The scientists' findings about how the brain regulates sensory inputs and motor outputs to accomplish those tasks are detailed in the June 13 issue of the journal Neuron. Their discovery could have a direct application to future efforts to help victims of stroke or spinal injury with "neuroprosthetics" that might move artificial limbs or other procedures that might lead to the reestablishment of motor control in stroke victims.
According to the researchers, how we filter out much of the of sensory inputs we're not interested in to focus on a specific smell, taste or sound is a consequence of the way the sensory and motor cortices of our brain are hardwired to handle sensory inputs. This subconscious mechanism enables us to immediately send motor signals to our eyes, ears, nose and hands to enhance our perception of the sensory information that we are interested in.
"The act of sensation is inexplicably tied to that of motor control," says David Kleinfeld, a professor of physics at UCSD and one of the leaders of the research collaboration. "If we spot a friend in the distance, our eyes move to track him or her. If we caress an object with our fingers, our hand moves to optimize the sense of texture. If a new odor permeates a room, we sniff to sample and identify the smell. In all of these processes, we separate the sensory input from the motor component that directs and defines the sensation."
In their experiments, the scientists discovered the specific mechanisms by which sensory signals are converted into motor control signals. They relied on an eclectic blend of physical and psychological tools to probe the transformation of transient sensory inputs into a smooth motor control signal for the position of the tactile whiskers on the snouts of laboratory rats.
"A central theme in sensory perception is how movement influences sensor information processing," says Ford F. Ebner, a professor of psychology and cell biology at Vanderbilt and the other leader of the research team. "Our results show that the sensory cortex performs a complicated extraction of information about what the whiskers touch, while the motor cortex output moves the whiskers to actively synchronize the rate at which the whiskers are being stimulated. This is thought to be analogous to the fact that, during tactile object recognition, people require their fingers to be actively moved over surfaces of different roughness at a rate that is optimized by the motor cortex."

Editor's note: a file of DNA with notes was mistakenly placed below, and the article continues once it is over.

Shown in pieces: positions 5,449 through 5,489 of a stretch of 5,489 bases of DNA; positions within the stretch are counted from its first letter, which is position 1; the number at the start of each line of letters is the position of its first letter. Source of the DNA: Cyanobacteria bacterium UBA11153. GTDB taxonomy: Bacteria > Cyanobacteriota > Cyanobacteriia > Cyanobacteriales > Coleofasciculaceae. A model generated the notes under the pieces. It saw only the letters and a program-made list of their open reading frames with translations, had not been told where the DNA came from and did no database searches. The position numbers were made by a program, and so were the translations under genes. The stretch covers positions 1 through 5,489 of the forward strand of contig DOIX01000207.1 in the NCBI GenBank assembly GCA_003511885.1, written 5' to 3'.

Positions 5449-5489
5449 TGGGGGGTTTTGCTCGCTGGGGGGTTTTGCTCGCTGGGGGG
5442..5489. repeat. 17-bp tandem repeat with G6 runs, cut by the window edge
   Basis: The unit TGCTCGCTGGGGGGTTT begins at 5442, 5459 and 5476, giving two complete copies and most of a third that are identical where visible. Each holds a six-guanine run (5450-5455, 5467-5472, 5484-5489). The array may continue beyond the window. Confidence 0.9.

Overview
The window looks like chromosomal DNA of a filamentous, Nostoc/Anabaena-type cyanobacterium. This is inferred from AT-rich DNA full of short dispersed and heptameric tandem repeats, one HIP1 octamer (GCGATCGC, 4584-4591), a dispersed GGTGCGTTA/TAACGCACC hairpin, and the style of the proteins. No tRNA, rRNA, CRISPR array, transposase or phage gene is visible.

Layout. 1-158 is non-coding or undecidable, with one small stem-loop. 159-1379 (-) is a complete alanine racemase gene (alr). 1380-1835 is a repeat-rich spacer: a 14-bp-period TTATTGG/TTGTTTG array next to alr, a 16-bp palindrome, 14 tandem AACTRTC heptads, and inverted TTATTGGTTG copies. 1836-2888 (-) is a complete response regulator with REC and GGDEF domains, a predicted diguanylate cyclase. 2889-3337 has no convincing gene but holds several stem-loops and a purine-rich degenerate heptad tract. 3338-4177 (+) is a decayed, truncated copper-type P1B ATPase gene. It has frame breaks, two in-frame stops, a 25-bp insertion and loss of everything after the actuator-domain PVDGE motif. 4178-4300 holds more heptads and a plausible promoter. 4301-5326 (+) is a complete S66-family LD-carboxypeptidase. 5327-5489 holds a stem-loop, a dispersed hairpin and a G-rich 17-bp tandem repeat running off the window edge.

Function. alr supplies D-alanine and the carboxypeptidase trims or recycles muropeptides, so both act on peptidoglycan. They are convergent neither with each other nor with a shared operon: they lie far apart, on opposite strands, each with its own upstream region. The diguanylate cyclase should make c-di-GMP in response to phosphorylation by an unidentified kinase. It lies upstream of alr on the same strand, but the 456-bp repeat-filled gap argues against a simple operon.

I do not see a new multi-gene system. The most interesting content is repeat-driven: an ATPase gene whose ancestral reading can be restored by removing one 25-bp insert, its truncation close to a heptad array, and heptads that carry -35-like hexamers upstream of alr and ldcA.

The other researchers involved in the study, financed by the National Institute of Mental Health and the National Institute of Neurological Disease and Stroke, were Lynne M. Merchant of UCSD, Robert N. S. Sachdev of Vanderbilt, and Murray R. Jarvis of the California Institute of Technology.
The researchers used the rat whisker system, known to scientists as the "vibrissa sensorimotor system," because the normal motion of the whiskers, or vibrissa, is a relatively simple back and forth rhythmic movement. This allowed the scientists to apply a variety of experimental techniques originally developed to study speech and other sound waves. What they discovered was that the signal processing mechanisms between the sensory and motor cortex of the rats extracted only the fundamental part of the complex rhythmic sensory signals that entered the brain so that the rats could optimize their sensory perception.
"This is like the determination of pitch when members of an orchestra tune their instruments," says Kleinfeld. "In the case of an orchestra, a fundamental 'C' note is extracted from a mixture of fundamental and harmonics produced by a bassoon. In the case of the vibrissa system, this fundamental frequency may serve to synchronize the motion of the vibrissa."
"Our results may have applications in both biomedicine and robotics," he adds. "As scientists and clinicians push to build neuroprosthetics to control artificial limbs as an aid to victims of stroke or spinal injury, it is essential to understand the nature of signal transformation by the nervous system. This could one day allow researchers to formulate control signals for the reestablishment of motor control in stroke patients with sensory deficits. In addition, the signals we describe teach us more about the general issue of how biology might solve problems in engineering. Take bipedal walking for example. Humans can accomplish this easily, but machines fail at all but the most stereotypic versions of task. Experiments such as this one provide additional clues to the solution of some of these computational problems."
Comment: David Kleinfeld (858) 822-0342
Ford F. Ebner (615) 343-0239
Media Contact: Kim McDonald (858) 534-7572